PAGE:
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Media scrum

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Jack Layton, previous leader of the New Democratic Party of Canada in a scrum in Ottawa in 2006.

A media scrum is an improvised press conference, often held immediately outside an event such as a legislative session or meeting.[1][2] Scrums play a central role in Canadian politics[3] and also occur in the United Kingdom, the United States, Australia and New Zealand. In New Zealand, such informal press events are also called media stand-ups or gaggles.


A scrum in rugby is a procedure to restart the game. From the outside, it may seem to involve players from both teams clustering tightly around the ball competing for possession. Analogously, in a media scrum reporters cluster around a public figure competing for his or her attention.


Andrew Scheer

In Canada, the scrum is a daily ritual in the hallway outside the House of Commons. Members of the Parliamentary Press Gallery surround politicians as they exit the chamber. The disorganization and pressure of the scrum makes it notorious for drawing remarks that are unplanned or controversial.[3] Liberal MP Carolyn Parrish remarked, "damn Americans, I hate those bastards" during a scrum in the run-up to the Iraq War.[4][5]

Because of these concerns, politicians have sometimes tried to avoid the scrum in favour of more formal venues.[6] Canadian Alliance leader Stockwell Day declined to scrum, instead holding a daily press conference. Brian Mulroney restricted scrums during his time as Prime Minister of Canada by positioning himself on the stairway up to his office. This allowed him to tower over the media on the steps below him.[7] The media so resented this practice that when Jean Chrétien held a "staircase scrum" soon after assuming office, their reaction was so negative that he promised never to do it again.[8] By contrast, although Pierre Trudeau's relationship with the press was rocky, he was famously quick-witted and enjoyed deflecting — or returning — barbs from reporters.[7] Many of his famous quotations, including "there's no place for the state in the bedrooms of the nation" and "just watch me", were made during scrums.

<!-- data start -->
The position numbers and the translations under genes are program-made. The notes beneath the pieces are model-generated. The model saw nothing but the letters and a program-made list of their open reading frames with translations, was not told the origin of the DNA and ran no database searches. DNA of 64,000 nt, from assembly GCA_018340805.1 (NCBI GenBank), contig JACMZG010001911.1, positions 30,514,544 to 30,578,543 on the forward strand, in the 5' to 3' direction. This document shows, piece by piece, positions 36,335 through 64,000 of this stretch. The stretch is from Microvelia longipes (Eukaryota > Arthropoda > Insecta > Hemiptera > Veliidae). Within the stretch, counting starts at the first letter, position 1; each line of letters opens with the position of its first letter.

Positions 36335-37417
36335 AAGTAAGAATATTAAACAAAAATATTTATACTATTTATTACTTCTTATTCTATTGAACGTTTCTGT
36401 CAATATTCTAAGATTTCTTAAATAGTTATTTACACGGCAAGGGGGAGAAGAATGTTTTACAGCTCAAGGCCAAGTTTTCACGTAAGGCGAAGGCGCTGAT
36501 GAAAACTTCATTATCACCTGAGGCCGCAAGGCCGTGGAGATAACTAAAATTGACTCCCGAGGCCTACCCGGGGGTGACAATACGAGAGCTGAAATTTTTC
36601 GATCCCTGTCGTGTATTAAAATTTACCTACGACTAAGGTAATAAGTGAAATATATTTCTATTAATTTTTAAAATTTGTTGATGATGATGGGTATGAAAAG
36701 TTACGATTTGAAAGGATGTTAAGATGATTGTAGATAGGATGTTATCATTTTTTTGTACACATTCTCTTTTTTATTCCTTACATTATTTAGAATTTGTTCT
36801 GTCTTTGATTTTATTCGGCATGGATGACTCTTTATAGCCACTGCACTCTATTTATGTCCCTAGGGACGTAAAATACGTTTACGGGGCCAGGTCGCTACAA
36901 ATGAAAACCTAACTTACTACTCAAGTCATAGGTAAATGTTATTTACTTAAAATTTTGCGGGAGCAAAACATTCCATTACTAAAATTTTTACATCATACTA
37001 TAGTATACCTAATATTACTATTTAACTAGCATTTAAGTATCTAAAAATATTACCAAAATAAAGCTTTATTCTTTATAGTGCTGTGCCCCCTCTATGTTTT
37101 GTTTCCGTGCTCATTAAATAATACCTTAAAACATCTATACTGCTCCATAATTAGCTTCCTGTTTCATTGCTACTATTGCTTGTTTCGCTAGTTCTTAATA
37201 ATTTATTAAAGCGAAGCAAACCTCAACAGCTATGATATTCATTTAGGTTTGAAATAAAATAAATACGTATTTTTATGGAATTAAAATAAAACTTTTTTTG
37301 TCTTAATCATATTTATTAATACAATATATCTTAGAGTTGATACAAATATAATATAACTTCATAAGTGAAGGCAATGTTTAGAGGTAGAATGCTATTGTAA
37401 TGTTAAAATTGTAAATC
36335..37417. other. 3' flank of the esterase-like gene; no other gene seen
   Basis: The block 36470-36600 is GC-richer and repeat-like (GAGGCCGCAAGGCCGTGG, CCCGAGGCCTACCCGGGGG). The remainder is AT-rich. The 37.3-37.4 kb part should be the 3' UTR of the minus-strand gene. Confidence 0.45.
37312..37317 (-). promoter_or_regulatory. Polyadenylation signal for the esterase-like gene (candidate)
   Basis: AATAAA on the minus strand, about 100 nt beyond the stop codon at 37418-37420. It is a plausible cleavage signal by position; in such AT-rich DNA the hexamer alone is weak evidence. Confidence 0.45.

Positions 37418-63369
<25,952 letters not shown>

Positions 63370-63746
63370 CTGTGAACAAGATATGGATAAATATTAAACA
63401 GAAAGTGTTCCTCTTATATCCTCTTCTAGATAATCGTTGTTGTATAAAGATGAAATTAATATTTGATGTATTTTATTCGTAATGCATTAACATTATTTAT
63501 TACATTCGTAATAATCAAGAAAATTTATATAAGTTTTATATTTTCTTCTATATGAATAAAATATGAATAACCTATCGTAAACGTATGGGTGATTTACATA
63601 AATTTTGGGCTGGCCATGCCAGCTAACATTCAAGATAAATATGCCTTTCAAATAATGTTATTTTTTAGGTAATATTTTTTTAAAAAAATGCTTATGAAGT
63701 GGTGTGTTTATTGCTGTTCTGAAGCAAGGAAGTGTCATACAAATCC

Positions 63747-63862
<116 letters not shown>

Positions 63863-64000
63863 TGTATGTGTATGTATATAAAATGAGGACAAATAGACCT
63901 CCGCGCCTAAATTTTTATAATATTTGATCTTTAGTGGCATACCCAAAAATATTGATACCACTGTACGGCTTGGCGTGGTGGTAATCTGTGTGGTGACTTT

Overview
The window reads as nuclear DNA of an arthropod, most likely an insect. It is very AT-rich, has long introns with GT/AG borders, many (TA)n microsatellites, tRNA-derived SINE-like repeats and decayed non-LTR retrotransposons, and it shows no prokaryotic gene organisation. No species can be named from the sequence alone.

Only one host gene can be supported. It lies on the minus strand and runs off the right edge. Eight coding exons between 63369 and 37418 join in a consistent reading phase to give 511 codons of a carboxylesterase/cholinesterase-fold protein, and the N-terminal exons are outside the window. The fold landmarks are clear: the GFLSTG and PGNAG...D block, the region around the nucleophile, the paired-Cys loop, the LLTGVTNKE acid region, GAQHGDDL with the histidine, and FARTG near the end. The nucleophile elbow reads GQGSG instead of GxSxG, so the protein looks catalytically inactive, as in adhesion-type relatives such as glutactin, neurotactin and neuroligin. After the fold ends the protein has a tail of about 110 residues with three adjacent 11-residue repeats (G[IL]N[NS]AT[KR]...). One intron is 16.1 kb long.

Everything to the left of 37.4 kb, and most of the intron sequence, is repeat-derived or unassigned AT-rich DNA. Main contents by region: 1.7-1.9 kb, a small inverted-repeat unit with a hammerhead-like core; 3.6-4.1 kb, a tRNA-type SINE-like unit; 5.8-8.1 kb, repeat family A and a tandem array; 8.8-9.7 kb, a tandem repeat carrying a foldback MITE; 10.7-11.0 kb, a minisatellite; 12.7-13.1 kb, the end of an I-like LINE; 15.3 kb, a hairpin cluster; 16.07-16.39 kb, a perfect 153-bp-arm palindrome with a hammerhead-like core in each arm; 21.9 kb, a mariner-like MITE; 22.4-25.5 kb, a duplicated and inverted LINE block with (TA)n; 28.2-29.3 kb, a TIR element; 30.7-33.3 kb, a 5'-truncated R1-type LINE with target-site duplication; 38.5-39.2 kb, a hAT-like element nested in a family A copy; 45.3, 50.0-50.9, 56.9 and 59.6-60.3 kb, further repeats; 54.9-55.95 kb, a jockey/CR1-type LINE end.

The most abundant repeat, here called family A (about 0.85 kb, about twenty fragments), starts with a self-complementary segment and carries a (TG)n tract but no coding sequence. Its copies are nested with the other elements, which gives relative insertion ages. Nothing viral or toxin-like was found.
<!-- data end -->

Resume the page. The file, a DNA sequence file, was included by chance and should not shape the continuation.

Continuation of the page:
1. ^ In the News: The Practice of Media Relations in Canada by William W. Carney. University of Alberta Press. ISBN 0-88864-382-9. Some text available online.
  2. ^ Washington Post: Canadian Apologizes For Expletive About U.S., by DeNeen L. Brown 28 February 2003, Page A17. Available online.
  3. ^ a b PressThink: Stephen Harper's Press Gallery Put Down: A Report from Canada Archived 2007-10-10 at the Wayback Machine by Ira Basen
  4. ^ "CTV Toronto - Parrish faces heat from the House and the South". Toronto.ctv.ca. 2013-02-01. Archived from the original on June 15, 2008. Retrieved 2013-02-05.
  5. ^ "CTV Toronto - Parrish mainly unrepentant for anti-U.S. remark". Toronto.ctv.ca. 2013-02-01. Archived from the original on June 15, 2008. Retrieved 2013-02-05.
  6. ^ Ryerson Review of Journalism: The 140-Year War Archived June 15, 2008, at the Wayback Machine
  7. ^ a b Scrum Wars: The Prime Ministers and the Media by Allan Levine. Dundurn Press. ISBN 1-55002-207-5. Some text available online.
  8. ^ Embassy Magazine, May 17, 2006 Archived May 8, 2007, at the Wayback Machine: Brown-Bagging it for the Harper Family, Sean Durkin